October 2014 Network Journal
Including ... Surviving Aggressive Cross-Examination • Member Survey Results • President’s Message • Attorney Question of the Month • Book Review • Networking Column • Editorial • About this Journal
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Surviving Aggressive Cross-Examination
An Interview with Emanuel Kapelsohn
by Gila Hayes
I was intrigued a few weeks ago when I received an email from Network Advisory Board Member Emanuel Kapelsohn, who said that while giving expert witness testimony recently, he had to explain a statement attributed to him in the Network’s online journal. The discussion let me explore how he had defused the attorney’s attempt to discredit him as well as learn how an experienced witness deals with attacks from opposing counsel. I want to share it with Network members, so let’s switch now to our Q and A format and learn from Kapelsohn in his own words.
eJournal: Thank you for sharing your experiences testifying in court. I am looking forward to learning ways to counter information an opposing lawyer may dig up to make us look bad. First, though, tell us a little about your career in the law.
Kapelsohn: I started practicing law in 1978 and have practiced law off and on since that time. There was a period when I just did firearms and use of force training and worked in executive protection and as a security director and so forth, but then I returned to practicing law. Most of my law practice has been in commercial litigation cases that have nothing to do with use of force or firearms. A little bit of my law practice is reviewing use of force policies for law enforcement agencies and reviewing product warnings and owner’s manuals for manufacturers of law enforcement products: guns, holsters, target systems and so forth.
I’m also on a U.S. Department of Justice list of attorneys who are on call to provide emergency representation to federal agents who have just been involved in shootings, and I’ve been called on to do that several times. I’ve also provided similar immediate representation after a shooting to municipal police officers on a few occasions. But, again, 98% of my law practice has nothing to do with firearms or use of force.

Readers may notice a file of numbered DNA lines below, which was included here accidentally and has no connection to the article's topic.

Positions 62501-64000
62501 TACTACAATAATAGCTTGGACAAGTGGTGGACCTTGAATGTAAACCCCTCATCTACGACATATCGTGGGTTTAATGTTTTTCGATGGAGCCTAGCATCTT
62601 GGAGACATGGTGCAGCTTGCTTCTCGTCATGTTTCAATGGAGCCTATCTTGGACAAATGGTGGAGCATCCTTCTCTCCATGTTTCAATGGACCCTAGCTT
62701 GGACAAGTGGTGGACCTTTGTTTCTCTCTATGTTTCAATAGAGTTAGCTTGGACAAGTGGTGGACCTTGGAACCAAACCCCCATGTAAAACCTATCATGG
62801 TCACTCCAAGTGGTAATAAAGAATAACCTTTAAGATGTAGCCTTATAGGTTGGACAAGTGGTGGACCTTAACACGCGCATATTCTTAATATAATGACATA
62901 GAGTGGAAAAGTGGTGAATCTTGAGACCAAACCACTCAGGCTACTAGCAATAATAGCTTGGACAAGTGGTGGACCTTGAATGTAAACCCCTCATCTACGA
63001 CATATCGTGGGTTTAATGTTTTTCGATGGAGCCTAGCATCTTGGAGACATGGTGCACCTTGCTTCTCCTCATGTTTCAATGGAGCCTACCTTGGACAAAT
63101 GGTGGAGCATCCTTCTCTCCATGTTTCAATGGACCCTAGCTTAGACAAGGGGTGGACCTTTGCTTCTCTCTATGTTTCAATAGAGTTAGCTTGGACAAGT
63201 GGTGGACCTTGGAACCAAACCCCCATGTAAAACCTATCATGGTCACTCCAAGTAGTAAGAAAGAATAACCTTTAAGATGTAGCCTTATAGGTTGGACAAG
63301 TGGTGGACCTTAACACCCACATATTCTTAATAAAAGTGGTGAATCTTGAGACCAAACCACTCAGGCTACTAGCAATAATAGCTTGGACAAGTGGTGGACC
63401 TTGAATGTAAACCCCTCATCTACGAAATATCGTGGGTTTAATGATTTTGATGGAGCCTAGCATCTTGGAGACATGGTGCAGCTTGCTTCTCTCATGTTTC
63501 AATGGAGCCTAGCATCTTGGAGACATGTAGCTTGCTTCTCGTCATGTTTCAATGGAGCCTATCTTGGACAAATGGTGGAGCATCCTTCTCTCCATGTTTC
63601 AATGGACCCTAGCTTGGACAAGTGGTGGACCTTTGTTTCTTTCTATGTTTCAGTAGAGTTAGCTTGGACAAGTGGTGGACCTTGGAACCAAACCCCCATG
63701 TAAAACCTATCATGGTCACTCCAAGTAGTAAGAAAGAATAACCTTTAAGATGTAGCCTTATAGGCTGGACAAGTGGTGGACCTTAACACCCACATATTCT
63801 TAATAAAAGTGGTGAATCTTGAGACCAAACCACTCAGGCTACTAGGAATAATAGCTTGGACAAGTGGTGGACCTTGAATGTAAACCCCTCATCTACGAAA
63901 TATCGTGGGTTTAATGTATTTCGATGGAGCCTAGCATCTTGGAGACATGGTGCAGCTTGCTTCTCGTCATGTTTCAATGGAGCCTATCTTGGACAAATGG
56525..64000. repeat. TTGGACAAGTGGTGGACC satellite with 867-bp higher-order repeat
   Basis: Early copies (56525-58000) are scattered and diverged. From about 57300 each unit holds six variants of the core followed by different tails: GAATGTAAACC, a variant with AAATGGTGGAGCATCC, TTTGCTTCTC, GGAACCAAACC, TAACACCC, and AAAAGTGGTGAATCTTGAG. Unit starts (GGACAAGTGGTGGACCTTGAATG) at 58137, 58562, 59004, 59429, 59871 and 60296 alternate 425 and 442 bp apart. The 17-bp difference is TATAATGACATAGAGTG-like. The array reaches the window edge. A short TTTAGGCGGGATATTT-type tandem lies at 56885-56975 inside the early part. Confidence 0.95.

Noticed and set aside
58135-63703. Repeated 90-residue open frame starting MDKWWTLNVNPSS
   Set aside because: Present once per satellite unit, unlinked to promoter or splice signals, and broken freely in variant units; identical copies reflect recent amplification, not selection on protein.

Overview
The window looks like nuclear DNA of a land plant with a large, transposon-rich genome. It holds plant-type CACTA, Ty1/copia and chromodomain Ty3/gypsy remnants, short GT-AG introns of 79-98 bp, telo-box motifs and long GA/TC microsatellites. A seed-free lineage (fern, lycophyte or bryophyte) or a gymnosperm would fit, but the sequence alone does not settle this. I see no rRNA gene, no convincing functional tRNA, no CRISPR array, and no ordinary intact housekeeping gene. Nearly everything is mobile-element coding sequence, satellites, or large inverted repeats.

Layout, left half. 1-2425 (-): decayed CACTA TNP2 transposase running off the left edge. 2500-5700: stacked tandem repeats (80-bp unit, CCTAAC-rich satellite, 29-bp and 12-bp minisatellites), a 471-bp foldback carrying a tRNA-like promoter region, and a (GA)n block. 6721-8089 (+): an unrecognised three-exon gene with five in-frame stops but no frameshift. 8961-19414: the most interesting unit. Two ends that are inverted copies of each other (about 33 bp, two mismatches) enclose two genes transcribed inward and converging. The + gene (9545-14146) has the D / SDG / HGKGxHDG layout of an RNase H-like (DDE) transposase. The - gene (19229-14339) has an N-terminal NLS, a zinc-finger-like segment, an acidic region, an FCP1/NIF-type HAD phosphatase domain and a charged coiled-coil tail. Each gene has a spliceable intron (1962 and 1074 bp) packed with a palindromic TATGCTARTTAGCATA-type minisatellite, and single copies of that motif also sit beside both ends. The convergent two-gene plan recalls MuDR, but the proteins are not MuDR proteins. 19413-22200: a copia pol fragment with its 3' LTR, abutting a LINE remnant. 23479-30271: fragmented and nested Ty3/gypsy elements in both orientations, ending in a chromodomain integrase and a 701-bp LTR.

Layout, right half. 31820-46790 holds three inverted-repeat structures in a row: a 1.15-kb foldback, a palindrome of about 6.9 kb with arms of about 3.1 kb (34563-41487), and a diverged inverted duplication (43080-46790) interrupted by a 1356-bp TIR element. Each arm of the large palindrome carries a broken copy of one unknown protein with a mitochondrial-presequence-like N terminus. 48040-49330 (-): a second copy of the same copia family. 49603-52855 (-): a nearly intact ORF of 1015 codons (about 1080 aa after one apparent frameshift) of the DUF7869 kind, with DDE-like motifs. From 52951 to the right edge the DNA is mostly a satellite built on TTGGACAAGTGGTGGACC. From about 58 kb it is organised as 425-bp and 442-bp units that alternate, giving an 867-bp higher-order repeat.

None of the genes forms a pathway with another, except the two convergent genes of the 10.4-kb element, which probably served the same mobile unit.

eJournal: However, we should not overlook all the times you’ve provided expert testimony at trial. What does that entail?
Kapelsohn: I’ve worked as a defensive firearms instructor providing firearms and tactics instruction not only for law enforcement officers and law enforcement instructors but also for private individuals who own or carry firearms. I’ve done that all over the country for about 35 years now. For about 30 years I’ve worked as an expert witness in state and federal court cases involving firearms, self defense, gun accidents, use of force issues, reconstruction of shooting scenes, and also reconstruction of crimes where a knife or impact weapon or some other kind of weapon was used.
My legal training, legal background, and courtroom experience have been very useful, very important, in doing both the instruction and the expert witnessing. Obviously, it gives me a good knowledge of self-defense law and a good knowledge of the law regarding the use of firearms. It also gives me experience with regard to cross-examination and the way that trials work and the way that depositions are taken and all of those things. Also my experience as an instructor helps me explain firearms, tactics and self-defense concepts in a way that jurors can understand. These skills all work together very symbiotically to help me do a good job as a witness.
eJournal: You spoke of familiarity with trial procedures. As lay persons, many Network members find the prospect of being called to the witness stand to explain self-defense actions daunting, so we can learn from your experiences. One aspect of testifying is how opposing counsel may try to discredit you. You told me a little about a recent instance in which a state’s attorney used material from a Network journal interview to that end! What happened?